Snus Snus are moistened tobacco that is contained in a pouch and kept refrigerated; unlike chewing tobacco, use of snus does not require spitting and so is more suited to use in places where smoking is not allowed. These are modeled after a product that is often used for cessation in Sweden; there is no evidence yet that this is an effective cessation product in the US market.

Tobacco use in the 21st century has changed significantly. Although cigarette smoking is decreasing among Americans, the health consequences of SHS exposure, especially for children, persist, and new and unregulated tobacco products are being introduced to the market. Pediatricians need to stay aware of the persistent danger posed by cigarettes and other tobacco products to their patients and to ask their patients and families about tobacco use, advise them about the risks, and work with them to quit smoking, eliminate SHS, and avoid the use of unregulated tobacco products.

ACKNOWLEDGMENTS The author would like to acknowledge the support and assistance of the American Academy of Pediatrics Julius B. Richmond Center of Excellence in preparing this article. The Richmond Center is committed to protecting children from tobacco and secondhand smoke. Clinicians, researchers, advocates, and families all play a critical role. The Richmond Center offers tools and resources to help clinicians and communities create a healthy environment for children, adolescents, and families and supports research and policy development. The Richmond Center was named for former US Surgeon General Dr Julius B. Richmond and was established with generous support from the Flight Attendant Medical Research Institute in 2006.

Summary • On the basis of biological samples of population data, more than half of US children continue to have exposure to secondhand smoke. (1) • On the basis of overwhelming evidence from epidemiologic and basic science research, exposure to tobacco smoke prenatally, and in childhood, causes respiratory illness in children. (2) • On the basis of overwhelming evidence from epidemiologic and basic science research, smoking tobacco causes cancer and heart disease. (2) • On the basis of observational studies, children’s exposure to tobacco smoke is also associated with nonrespiratory illnesses, such as sudden infant death syndrome, attention-deficit/ hyperactivity disorder, and decreased cognitive scores. (2) • On the basis of randomized controlled trials in adults, US Public Health Service guidelines, and results of the Clinical Effort Against Secondhand Smoke Exposure study, parents should be asked about their children’s exposure to secondhand smoke at each visit and offered assistance with quitting or referral to the quitline if they smoke. (3)(4)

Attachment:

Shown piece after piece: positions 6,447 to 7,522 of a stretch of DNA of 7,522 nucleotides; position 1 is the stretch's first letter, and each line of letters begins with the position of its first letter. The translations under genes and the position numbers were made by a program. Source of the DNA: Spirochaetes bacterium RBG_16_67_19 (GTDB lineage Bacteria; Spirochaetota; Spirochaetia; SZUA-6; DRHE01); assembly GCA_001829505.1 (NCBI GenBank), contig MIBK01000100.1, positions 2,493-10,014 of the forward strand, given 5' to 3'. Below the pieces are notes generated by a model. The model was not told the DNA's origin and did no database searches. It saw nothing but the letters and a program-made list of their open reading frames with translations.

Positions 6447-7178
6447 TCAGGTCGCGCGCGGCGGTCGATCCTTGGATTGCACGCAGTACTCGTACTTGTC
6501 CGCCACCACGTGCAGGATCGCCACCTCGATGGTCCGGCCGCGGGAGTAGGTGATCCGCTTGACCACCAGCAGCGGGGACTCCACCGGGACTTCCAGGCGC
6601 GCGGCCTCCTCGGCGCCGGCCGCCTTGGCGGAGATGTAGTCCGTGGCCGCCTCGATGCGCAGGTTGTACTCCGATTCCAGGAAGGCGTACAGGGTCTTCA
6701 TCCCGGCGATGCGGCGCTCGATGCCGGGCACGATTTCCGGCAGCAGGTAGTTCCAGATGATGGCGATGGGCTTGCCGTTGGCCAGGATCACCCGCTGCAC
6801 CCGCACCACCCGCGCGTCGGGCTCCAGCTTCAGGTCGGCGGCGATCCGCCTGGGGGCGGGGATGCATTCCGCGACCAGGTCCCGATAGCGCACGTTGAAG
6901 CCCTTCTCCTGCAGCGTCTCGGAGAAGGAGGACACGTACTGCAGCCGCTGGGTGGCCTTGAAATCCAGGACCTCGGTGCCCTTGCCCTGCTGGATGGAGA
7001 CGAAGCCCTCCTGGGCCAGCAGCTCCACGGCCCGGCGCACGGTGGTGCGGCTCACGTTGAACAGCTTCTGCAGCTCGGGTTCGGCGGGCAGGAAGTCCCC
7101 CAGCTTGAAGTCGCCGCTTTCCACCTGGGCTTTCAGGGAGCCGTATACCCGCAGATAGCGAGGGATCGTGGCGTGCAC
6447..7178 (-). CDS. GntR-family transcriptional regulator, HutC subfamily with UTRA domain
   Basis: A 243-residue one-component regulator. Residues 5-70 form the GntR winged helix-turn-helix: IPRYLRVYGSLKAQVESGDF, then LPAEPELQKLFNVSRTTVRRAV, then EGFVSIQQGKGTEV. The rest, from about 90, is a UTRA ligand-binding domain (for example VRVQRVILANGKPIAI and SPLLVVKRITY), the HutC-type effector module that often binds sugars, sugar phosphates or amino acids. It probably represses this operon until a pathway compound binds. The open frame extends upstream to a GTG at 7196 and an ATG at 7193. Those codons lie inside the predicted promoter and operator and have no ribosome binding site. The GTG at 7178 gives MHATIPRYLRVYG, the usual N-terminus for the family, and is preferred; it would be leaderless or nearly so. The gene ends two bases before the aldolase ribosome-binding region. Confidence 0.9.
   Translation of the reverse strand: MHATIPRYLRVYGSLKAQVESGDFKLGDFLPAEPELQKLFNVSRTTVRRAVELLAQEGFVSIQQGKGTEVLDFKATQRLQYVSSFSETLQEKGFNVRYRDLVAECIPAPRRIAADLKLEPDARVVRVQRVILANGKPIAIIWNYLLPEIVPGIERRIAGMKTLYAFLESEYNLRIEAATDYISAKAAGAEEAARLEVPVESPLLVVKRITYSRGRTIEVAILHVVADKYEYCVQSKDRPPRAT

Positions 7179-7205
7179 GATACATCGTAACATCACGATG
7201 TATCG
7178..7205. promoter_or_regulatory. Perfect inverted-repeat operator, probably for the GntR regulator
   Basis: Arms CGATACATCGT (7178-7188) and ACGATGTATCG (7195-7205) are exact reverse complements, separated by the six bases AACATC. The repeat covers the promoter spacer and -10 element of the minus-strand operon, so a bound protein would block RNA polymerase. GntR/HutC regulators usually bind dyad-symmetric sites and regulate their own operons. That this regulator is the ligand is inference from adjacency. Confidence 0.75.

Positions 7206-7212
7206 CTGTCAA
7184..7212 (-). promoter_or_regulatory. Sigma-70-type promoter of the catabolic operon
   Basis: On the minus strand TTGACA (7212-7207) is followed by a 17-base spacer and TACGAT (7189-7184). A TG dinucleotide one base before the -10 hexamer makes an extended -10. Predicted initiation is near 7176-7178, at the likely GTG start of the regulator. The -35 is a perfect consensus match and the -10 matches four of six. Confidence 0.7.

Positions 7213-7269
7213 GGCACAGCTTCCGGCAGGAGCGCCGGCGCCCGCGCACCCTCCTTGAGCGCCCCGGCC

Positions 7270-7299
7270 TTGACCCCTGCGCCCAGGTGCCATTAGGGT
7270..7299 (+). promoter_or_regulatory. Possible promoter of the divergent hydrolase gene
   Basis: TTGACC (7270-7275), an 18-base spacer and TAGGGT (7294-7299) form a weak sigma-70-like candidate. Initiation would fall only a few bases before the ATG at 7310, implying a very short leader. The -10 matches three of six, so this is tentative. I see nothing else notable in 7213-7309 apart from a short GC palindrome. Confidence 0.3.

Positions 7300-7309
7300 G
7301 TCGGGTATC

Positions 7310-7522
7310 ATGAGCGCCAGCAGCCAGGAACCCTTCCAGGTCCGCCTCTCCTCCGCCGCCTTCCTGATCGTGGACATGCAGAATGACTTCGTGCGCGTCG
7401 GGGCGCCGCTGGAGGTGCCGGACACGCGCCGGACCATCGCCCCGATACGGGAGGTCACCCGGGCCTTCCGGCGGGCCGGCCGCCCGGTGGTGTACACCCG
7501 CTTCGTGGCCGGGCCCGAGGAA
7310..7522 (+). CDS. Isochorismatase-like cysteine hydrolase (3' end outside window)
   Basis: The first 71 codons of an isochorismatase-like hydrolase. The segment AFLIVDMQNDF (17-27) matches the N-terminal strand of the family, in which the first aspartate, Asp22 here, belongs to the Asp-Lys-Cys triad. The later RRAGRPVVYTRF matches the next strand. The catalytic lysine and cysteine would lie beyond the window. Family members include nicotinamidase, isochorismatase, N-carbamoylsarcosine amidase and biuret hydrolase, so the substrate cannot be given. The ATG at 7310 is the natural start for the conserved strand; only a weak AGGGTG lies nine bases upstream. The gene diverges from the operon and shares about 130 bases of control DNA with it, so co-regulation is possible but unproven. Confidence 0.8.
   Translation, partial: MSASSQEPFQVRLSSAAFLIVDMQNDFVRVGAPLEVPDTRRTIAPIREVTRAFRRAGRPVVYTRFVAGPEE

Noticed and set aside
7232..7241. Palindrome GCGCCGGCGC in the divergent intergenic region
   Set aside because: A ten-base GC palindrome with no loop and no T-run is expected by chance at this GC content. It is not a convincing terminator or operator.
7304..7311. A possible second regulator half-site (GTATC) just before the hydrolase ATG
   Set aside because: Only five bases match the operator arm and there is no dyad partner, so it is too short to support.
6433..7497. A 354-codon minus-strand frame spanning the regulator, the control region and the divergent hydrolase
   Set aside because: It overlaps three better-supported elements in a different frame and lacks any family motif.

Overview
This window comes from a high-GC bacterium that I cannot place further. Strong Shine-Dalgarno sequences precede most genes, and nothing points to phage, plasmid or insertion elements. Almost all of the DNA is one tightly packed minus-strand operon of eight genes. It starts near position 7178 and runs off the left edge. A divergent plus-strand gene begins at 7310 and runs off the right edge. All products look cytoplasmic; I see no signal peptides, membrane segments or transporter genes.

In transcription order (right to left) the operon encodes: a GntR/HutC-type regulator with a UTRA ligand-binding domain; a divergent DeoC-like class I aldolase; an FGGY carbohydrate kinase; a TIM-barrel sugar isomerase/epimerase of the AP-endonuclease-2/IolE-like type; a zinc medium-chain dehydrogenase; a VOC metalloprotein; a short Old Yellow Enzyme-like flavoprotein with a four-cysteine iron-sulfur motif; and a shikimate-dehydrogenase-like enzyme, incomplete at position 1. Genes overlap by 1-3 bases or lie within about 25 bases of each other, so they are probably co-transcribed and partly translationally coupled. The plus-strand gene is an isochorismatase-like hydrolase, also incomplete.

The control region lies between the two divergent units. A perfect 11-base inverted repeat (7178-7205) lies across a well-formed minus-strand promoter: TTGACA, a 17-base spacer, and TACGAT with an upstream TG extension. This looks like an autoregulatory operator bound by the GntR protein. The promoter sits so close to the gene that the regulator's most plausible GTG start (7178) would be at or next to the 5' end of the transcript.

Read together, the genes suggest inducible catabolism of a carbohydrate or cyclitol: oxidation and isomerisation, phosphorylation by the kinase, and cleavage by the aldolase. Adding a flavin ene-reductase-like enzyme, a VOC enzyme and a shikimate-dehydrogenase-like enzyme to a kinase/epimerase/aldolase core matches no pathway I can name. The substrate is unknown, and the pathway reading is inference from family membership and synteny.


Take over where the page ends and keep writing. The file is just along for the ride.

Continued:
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Key References: 1. Centers for Disease Control and Prevention (CDC). Vital signs: nonsmokers’ exposure to secondhand smoke — United States, 1999-2008. MMWR Morb Mortal Wkly Rep. 2010;59 (35):1141–1146

Services, Centers for Disease Control and Prevention, National Center for Chronic Disease Prevention and Health Promotion, Office on Smoking and Health; 2010 7. Klein JD, Camenga DR. Tobacco prevention and cessation in pediatric patients. Pediatr Rev. 2004;25(1):17–26

2. Centers for Disease Control and Prevention. State-specific prevalence of current cigarette smoking among adults, and policies and attitudes about secondhand smoke—United States, 2000. MMWR Morb Mortal Wkly Rep. 2001;50(49):1101–1106

8. Clinical Practice Guideline Treating Tobacco Use and Dependence 2008 Update Panel, Liaisons, and Staff. A clinical practice guideline for treating tobacco use and dependence: 2008 update: aU.S. Public Health Service report. Am J Prev Med. 2008;35 (2):158–176

3. Winickoff JP, Friebely J, Tanski SE, et al. Beliefs about the health effects of “thirdhand” smoke and home smoking bans. Pediatrics. 2009;123(1):e74–e79

9. Fiore MC, Bailey WC, Cohen SJ, et al. Treating Tobacco Use and Dependence. Rockville, MD: US Dept of Health and Human Services; 2000

4. Matt GE, Quintana PJ, Hovell MF, et al. Households contaminated by environmental tobacco smoke: sources of infant exposures. Tob Control. 2004;13(1):29–37 5. Moritsugu KP. The 2006 Report of the Surgeon General: the health consequences of involuntary exposure to tobacco smoke. Am J Prev Med. 2007;32(6):542–543

10 American Academy of Pediatrics Committee on Environmental Health, Committee on Substance Abuse, Committee on Adolescence, and Committee on Native American Child Health. Tobacco Use: A Pediatric Disease. Pediatrics. 2009;124 (5):1474–1487; originally published online Oct. 19, 2009. DOI: 10.1542/peds.2009-2114

6. Benjamin R. How Tobacco Smoke Causes Disease: The Biology and Behavioral Basis for Smoking-Attributable Disease: A Report of the Surgeon General. Atlanta, GA: US Dept of Health and Human